Well, so, alright. I'll just start with like origins and, and be light and sort of pointed on that. And so I, I grew up in the Midwest. Um, well, let me start with now. So I'm Dan Doty. I live on the coast of Maine, uh, with my wife, Elise. We've been married 10 years, almost 10 years now. We have three kids. Uh, my oldest son is seven, my middle son is five, and my daughter just turned two. And, um, I guess maybe just let me give a, a a broad statement of what I care about, and then I'll fill in the, the story of the bi the biography. Right. So I have been, I've sort of stumbled into a life focus and a passion for supporting men in, uh, multiple dimensions of, of life. The, the emotional, the spiritual, the mental health, the, the physical, just like on this, this like whole, whole spectrum of things. So I'll tell you why and how I got there. And um, so I grew up in the Midwest, small farming town in North Dakota. Intact family, uh, loving household with a lot of stuff under the surface that didn't get talked about. And I've said this on lots of interviews, but I grew up in a culture where nobody ever really expressed anything other than the fact that they were fine, which was so not true. <laugh>, it's so obvious to me. I was a very sensitive, uh, young man, a very sensitive boy. And, uh, you know, just grew up in a, I'd say local microculture, but also the larger culture of masculinity within the United States in the eighties and and nineties, right. And, um, I dunno, had a fairly, fairly healthy and, uh, normal-ish childhood. Um, when I went to school in my college years, I really got lucky and kind of burst out of my bubble. One of my, uh, uh, my amazing girlfriend at the time who, she came home from class one day and literally like grabbed me by the ear and said, listen, dude, if you want to be my boyfriend, you gotta come to Europe for a year. I'm like, okay, you know, let's go to Europe, <laugh>. It just kinda luckily sort of got out of my little Midwest bubble. And, um, that's meant traveling. That meant adventure. That meant just sort of like opening out into the world. And that led me directly to my first career, which was a wilderness therapy guide, which I, again, I was unaware of this world, unaware of this industry was on Craigslist, looking for a job, stumbled into this and found myself in the desert of Utah with, uh, leading these like long, deep, in depth, uh, rites of passage experiences for young men, for adolescent young men. And I just stumbled into my calling, you know, I was 21 or 22 and, and I found myself out doing this work. And, uh, it was my calling on, on several different levels, right? Just the wilderness. Uh, I was, I was into the wilderness. I was into nature already. But just having that experience as a young man myself was deeply impactful. But then just this simple sort of big brother mentor role that I got to play with these young men was deeply impactful to me. And, you know, I think it's fairly obvious that I also needed what they were getting right, the therapeutic work they were getting, the self, you know, self-inquiry work they were getting. I also needed myself. Um, but there was also an aspect where I got to do work in that context with boys and their fathers. And that really is the first culmination point to me when I got to be out there in this context of really slowing down, you know, being present with each other. And when a, when a father and a son had some of these moments of connection, which, and if you can imagine there a lot of fathers have some sort of barrier or wall between them, emotional barrier, communication barrier, or whatever it is, when those barriers came down, the, the just like profound nature of what it was like to be around, um, fathers and their children with, with full love flowing, with full honesty flowing. And just that, that experience changed my life. And that set me on the course, you know, to, I guess head to where I am today. And what that meant was, you know, several years of doing this wilderness work, uh, I decided to move to New York City to become a New York City teaching fellow. So I taught in the Bronx for a couple years. That was part of my path. Um, I had a sort of breakdown, like actually importantly, I had a very big breakdown in my late twenties. I was teaching in New York, I was burnt out. Um, and in my breakdown I found men's work. So my first men's circles for myself, I found my first therapist, I started meditating. Um, and I started just, you know, it, it was sort of like a, uh, getting dropped into the deep end of a different way of living, sort of very quickly. Um, and I had some other work stuff I don't need to get into. I I, I was actually in TV and film for a while and I used to direct and produce some, some wilderness based TV shows. But all of this sort of led me up to, uh, 2016 when my first son was born and I became a father. And in that same year, I launched a company called Every Man, which was a, ended up being a sort of a global men's work, uh, organization that specifically taught and brought forth, uh, emotional capacity, embodiment skills. And really just what we did was bring men together to slow down and tune in and, um, begin to be able to navigate life with our actual feelings in play and our actual experience in play. Um, and just one more little chapter. And then, uh, I feel like my run on is going a little bit too long, but that happened for a while. Um, more kids came along and about three years ago I left that organization and now I run, um, programming for dads specifically. I've just kind of really honed in that as my, my real passion and purpose. Um, I also do work with executives and stuff as a day job, but my real passion is, is building education, community programming, um, yeah, for Papas, for Dads, it's just, it's, it's what I, what I do.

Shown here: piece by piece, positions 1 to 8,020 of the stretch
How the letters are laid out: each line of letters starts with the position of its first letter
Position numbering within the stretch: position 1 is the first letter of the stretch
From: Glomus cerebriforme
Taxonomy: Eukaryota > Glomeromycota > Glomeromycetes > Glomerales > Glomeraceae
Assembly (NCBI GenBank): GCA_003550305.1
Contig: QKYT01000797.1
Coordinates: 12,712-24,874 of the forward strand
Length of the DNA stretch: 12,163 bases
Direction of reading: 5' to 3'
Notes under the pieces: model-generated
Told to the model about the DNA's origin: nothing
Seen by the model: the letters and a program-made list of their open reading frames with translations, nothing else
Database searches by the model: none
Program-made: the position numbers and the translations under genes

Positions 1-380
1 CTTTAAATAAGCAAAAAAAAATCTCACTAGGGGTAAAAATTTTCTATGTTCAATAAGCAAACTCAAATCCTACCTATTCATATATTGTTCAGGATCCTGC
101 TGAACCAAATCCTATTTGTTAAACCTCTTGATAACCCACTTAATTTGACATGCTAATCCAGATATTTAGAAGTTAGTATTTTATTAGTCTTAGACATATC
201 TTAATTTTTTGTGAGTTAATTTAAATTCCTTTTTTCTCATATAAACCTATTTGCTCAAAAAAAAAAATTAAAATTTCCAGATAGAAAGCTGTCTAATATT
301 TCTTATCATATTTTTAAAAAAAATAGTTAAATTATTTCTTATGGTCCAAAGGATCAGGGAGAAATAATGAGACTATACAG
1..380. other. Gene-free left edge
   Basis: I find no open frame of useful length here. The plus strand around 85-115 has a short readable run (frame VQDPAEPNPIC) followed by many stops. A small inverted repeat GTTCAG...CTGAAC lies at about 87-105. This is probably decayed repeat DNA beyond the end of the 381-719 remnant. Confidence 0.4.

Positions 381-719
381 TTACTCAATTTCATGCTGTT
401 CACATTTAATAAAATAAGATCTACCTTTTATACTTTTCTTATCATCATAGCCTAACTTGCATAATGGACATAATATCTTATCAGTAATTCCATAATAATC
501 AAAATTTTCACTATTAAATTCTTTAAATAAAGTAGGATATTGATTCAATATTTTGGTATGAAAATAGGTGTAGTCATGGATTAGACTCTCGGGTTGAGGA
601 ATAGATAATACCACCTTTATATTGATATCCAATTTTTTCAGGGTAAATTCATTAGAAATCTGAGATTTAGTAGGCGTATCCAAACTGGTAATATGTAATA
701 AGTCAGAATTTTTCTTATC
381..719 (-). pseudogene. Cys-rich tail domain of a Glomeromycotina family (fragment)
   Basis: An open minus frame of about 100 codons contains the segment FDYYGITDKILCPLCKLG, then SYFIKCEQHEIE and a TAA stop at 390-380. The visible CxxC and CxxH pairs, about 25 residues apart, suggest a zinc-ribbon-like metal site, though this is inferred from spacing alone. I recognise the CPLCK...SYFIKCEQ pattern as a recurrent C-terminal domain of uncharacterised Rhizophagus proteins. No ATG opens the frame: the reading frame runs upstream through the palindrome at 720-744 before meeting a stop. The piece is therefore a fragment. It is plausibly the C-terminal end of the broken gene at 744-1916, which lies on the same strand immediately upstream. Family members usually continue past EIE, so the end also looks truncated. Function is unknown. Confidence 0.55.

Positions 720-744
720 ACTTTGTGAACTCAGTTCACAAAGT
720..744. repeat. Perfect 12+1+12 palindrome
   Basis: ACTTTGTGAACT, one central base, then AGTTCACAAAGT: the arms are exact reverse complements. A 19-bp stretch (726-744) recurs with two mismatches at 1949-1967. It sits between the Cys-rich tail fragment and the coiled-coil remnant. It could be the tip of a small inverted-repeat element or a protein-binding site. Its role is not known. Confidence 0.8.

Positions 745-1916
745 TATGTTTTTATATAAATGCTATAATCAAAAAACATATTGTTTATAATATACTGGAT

Tanya (10:47):